According to the State House News Service, on Sunday, Jan. 1, nearly half a million of the lowest-paid workers in Massachusetts received their third annual pay increase as the minimum hourly wage reached $11. In 2014, when the minimum wage stood at $8 per hour, and activists mobilized to bring a minimum-wage referendum to the state ballot, lawmakers passed a bill increasing the minimum wage one dollar per year over the next three years. Since July 2009, the federal minimum wage has been $7.25 per hour.
The same Raise Up Massachusetts coalition that successfully pushed for the last minimum wage increase has begun beating the drum for a $15-per-hour minimum wage in Massachusetts, which would be just over twice as large as the federal minimum wage. Raise Up Massachusetts reported that there are nearly 500,000 “low-wage workers” due for a pay raise Sunday. The group also noted the state’s low unemployment rate, which stood at 2.9 percent in November, its lowest level since January 2001.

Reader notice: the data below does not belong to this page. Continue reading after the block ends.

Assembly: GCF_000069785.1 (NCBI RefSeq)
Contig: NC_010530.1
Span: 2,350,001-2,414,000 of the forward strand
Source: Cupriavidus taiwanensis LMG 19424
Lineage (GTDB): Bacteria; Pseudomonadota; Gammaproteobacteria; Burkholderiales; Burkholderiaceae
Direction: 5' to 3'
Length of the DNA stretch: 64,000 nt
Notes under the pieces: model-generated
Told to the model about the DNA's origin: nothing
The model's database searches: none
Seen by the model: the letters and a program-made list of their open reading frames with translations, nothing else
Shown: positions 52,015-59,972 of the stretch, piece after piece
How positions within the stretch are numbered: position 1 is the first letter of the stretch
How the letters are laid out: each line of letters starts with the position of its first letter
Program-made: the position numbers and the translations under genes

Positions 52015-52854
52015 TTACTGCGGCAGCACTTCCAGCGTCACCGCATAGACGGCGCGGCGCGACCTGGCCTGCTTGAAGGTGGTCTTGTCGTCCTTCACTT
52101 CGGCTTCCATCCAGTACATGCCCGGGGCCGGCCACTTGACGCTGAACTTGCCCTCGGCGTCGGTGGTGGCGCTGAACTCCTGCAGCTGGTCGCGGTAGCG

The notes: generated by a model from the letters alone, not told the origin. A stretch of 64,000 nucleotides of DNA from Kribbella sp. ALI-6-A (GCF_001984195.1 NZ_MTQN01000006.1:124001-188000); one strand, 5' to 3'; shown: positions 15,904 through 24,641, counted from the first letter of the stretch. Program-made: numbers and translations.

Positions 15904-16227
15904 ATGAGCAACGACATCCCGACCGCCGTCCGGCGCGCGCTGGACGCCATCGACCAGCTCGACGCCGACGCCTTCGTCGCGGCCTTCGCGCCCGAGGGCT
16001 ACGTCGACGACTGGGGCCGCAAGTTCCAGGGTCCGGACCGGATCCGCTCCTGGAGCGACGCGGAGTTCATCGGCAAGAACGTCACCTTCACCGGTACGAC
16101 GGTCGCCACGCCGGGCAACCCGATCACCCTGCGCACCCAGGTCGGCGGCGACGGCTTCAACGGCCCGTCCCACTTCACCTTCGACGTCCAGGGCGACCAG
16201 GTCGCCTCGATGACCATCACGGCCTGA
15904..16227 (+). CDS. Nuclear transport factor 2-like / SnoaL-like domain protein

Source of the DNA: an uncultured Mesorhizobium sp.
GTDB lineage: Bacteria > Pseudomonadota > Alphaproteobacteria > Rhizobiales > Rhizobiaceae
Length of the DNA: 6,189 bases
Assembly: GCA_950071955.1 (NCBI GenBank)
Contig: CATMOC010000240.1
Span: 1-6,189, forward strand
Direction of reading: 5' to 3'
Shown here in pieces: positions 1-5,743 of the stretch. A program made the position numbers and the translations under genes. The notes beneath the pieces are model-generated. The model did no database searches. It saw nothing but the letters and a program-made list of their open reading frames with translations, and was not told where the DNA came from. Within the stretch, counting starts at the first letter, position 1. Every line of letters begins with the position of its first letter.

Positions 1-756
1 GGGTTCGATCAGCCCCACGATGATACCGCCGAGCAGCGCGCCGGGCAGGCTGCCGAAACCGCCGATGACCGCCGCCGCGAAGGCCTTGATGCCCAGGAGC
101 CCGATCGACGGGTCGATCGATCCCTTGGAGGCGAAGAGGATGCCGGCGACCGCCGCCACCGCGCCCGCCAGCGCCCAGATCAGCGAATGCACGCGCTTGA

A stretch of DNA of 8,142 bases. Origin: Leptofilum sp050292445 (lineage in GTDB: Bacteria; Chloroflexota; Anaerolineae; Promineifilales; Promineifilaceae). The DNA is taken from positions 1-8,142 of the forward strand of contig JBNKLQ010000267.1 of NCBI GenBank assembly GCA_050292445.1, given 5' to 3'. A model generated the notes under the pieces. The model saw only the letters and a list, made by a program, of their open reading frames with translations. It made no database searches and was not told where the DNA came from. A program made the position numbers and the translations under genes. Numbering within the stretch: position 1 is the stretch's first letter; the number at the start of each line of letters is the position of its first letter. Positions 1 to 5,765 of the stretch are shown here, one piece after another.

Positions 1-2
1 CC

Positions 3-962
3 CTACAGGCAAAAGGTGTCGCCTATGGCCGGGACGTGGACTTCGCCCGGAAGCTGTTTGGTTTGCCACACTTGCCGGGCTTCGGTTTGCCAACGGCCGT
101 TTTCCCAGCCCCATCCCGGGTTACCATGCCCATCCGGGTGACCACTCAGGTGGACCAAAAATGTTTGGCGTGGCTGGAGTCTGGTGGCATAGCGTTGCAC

The law will also increase the minimum wage for tipped workers, such as waiters, to $3.75 per hour, up from $2.63 in 2014. According to the National Conference of State Legislatures, the minimum wages in New York City, the District of Columbia, and California are scheduled to reach $15 per hour. Minimum-wage workers in New York City will make $15 per hour by the end of 2018, according to the conference. In New England, Rhode Island has a $9.60 minimum hourly wage; the minimum wage is scheduled to rise to $10.50 in Vermont, to $10.10 in Connecticut, and eventually to $12 in Maine in 2020; New Hampshire has no state minimum wage.